I like looking at the Vanguard Style Box (I call it a Nine Box.) at the end of the year to get a snapshot of what outperformed and what underperformed the US stock market as a whole. US stocks are likely the biggest portion of your portfolio; they are more than twice the next biggest component – International stocks – in our portfolio. This post shows 2019 results. I previously reported 2017 and 2018 results.
I display the Vanguard index funds that focus on each of the nine segments. (I have no idea why Vanguard’s list of funds on their Style Box excludes index funds this year.) I also display for reference the +30.8% return for VTSAX, the index funds that holds ~3,600 US stocks. (I hold FSKAX, a very similar fund to VTSAX = +30.9% in 2019. I would expect over time for the two to be virtually identical in return.)
Vanguard’s index funds track very closely to the underlying indices. Vanguard tracks performance of its index fund to indices constructed by a third party. It’s not the same company the Morningstar uses as benchmark indices, but for our purpose we should assume they are the same. Vanguard shows fund performance is very close to all its benchmark indices less the fund’s expense ratio, no greater than .07% for these funds.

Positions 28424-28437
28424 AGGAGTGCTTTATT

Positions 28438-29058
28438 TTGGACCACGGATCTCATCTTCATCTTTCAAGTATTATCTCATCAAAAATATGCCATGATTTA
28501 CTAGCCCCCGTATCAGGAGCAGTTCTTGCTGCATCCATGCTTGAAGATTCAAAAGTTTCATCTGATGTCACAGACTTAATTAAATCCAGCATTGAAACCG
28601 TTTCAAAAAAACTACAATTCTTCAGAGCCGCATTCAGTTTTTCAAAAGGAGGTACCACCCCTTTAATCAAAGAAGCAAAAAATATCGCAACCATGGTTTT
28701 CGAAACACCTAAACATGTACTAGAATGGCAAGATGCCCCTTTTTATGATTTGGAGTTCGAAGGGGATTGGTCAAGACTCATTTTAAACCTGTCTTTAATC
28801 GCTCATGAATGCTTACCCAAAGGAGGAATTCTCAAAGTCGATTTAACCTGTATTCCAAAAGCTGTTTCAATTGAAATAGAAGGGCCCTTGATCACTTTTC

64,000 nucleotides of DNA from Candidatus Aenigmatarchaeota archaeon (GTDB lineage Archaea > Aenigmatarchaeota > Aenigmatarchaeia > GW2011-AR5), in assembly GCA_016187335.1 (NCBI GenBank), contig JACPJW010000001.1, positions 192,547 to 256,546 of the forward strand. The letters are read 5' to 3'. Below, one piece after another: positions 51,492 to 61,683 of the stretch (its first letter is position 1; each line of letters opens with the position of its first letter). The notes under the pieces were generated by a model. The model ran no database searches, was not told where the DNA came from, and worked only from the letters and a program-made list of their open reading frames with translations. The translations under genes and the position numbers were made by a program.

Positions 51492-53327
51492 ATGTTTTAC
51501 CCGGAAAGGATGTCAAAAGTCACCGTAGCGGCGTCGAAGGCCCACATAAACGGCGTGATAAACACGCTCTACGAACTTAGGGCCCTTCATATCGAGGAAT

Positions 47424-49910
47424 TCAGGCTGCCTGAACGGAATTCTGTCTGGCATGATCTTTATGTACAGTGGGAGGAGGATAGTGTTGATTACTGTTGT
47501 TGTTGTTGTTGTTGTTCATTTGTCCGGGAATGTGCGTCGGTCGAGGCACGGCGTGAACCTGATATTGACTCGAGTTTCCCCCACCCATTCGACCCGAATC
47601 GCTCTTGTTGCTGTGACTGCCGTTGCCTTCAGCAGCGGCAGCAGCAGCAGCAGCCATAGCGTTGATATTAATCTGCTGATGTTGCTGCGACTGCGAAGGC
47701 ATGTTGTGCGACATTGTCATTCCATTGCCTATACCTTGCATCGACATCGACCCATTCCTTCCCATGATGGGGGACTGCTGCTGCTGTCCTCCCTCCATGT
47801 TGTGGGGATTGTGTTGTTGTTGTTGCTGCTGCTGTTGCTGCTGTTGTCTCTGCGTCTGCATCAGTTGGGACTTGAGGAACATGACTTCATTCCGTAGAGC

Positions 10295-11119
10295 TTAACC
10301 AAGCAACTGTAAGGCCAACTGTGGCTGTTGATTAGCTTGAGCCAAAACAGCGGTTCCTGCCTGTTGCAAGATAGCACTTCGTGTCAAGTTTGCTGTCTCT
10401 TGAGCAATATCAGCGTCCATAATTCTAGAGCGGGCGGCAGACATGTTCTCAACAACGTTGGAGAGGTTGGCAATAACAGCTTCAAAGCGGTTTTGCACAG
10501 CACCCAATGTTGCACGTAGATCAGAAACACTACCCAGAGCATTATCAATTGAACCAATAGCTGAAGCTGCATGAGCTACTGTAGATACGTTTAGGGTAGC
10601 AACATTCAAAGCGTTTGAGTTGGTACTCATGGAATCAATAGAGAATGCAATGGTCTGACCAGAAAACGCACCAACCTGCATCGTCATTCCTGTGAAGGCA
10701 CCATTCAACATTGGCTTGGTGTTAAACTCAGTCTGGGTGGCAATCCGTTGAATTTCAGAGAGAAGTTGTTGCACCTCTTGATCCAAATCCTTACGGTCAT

I display the percentage point difference from VTSAX in each box below. Five of the nine boxes were better than VTSAX and four were worse. Growth was the winner. Value was the loser. Large-Cap growth beat VTSAX by 6.4 percentage points, and it was also the clear winner in 2017 and 2018. Small-Cap Value was the worst at -8.0 percentage points. Large-Cap Growth Small-Cap value by 14.4 percentage points; that pattern has repeated for the last couple of years.
If you look at the Morningstar site, you will find that VTSAX is classified as “Large Blend” just like VLCAX. VLCAX (Large Blend) outperformed VTSAX because VLCAX is only large cap stocks – 592 stocks held. VTSAX hold holds the total market – 3,587 stocks – and was hurt this year by Small-Cap stocks.
== Five years ==
Common wisdom is that you can tilt your portfolio to outperform the average. The thinking is that Value will outperform Growth given enough years, and Small Cap will outperform Large or Mid Cap. (I put tilting toward small cap out of my head here.) Tilting these ways clearly did not pay off for the last five years. I know I can’t predict which box is going to outperform over the long, long time of our retirement plan. That’s why I hold Total Market funds.
For reference: Total World Stock Index, MSCI All Cap World Index = +28.11%. Total International Stocks (VTIAX) = +21.51%. (Patti and I own the ETF of this = VXUS = 21.75%.)
Conclusion: 2019 was a terrific year for US stocks. It was clearly the best since the start of our financial retirement plan five years ago. You can always expect some segments of the market to outperform and some to underperform. It’s been fairly consistent that Large-Cap Growth stocks have outperformed over the past five years. Value stocks, especially Small-Cap Value stocks have underperformed. I don’t think anyone knows what will outperform in the next five.